Acroyoga: The Art of Interdependence
I’ve always thought that the mat taught me lessons to take into the world; kind of like growing up in the church. All the standing up and sitting down, old-timey language, and surroundings of people in their “Sunday’s best” (be that behavior or attire) was supposed to be the framework by which to live my life. Anyone who has grown up and taken stock of their faith can attest to bringing insight gained in the secular world back into their understanding of the weekly sermon. They can not remain mutually exclusive. Yoga has come full circle for me in the same way the past year with my discovery of acroyoga.
Strength and independence have been the backbone to my identity since the first day I walked into kindergarden and was confused by my peers’ tears and pleading with their mothers not to leave them alone. The same thing happened at 17 when I left my mother for good. I felt a certain pity listening to my friends lie to their mother’s as to why it was my name was coming up on the caller ID. “Mindy has her own line.” I did in fact have a separate telephone line from my mother- at a separate address in a separate county. Ten years after leaving my mother’s home, I leave my mother land and immerse myself in life as an expat in Korea.
“You’re too strong.” This was hurled at me in the midst of an argument by my Korean boyfriend. This outburst of frustration was borne out of many months trying to figure out how to gain space in my life. This spoke to the nuance of bridging a wide cultural gap between gender roles in Korean and American society. He doesn’t remember this fight. I, on the other hand, haven’t been the same ever since. His temporary frustration brought into question the very core of my identity built over many years and countless struggles- some my own fault, some put upon me. My norms were set against a contrasting cultural backdrop, and all of these things that unknowingly defined me began to reveal themselves. “Strong, independent woman” is a sort of mantra I had subconsciously absorbed growing up in the States. When did I become so obsessed with being independent? More accurately, when did needing someone become akin to social leprosy?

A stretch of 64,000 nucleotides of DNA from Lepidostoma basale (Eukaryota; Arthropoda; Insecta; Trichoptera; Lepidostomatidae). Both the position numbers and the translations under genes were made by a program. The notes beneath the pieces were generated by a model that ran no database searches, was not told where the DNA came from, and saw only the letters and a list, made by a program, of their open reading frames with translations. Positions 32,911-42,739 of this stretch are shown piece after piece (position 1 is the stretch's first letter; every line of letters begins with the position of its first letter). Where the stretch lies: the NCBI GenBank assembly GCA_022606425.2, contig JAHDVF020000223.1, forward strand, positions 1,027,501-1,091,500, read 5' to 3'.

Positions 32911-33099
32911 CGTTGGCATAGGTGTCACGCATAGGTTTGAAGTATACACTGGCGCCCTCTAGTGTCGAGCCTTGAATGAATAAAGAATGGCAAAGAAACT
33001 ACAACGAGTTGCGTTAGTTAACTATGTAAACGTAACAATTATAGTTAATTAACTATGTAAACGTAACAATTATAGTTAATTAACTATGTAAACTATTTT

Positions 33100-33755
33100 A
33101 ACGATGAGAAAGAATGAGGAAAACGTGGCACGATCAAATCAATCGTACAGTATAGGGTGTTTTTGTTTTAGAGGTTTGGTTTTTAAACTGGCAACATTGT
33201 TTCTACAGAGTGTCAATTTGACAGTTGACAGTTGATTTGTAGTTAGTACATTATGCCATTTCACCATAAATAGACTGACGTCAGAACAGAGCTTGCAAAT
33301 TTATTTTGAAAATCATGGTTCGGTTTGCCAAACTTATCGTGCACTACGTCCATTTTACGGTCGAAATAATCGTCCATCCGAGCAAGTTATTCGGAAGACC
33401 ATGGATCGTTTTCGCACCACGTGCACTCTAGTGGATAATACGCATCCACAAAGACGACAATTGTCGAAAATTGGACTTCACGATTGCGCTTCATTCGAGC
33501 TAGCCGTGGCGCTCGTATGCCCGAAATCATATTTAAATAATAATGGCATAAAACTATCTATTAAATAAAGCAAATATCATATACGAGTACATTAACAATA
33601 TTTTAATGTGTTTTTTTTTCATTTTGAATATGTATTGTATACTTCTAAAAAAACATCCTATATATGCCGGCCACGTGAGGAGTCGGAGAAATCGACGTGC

My reaction to this comment were two-fold: 1. I saw him as weak. If I was strong, by his own admission no less, logical deduction leaves him as weak. 2. I had to carry us. He used the word “strong,” a positive word; an empowered word. Had this fight happened between two Americans, “strong” (good) would have morphed into “dominant-controlling-bitch” (bad). Therefore, the problem must lay with him. Strong as I was, I now had the added burden to carry what had now been revealed to be a “weak” person.
Yoga is roughly translated as union. That could be esoteric or as accessible as you make it. Maybe it starts with learning to keep the breath and movement synchronized. We’ll save merging ego with universal consciousness for another time. In acro, this synchronicity, this union, between the two partners is critical for establishing any sort of practice.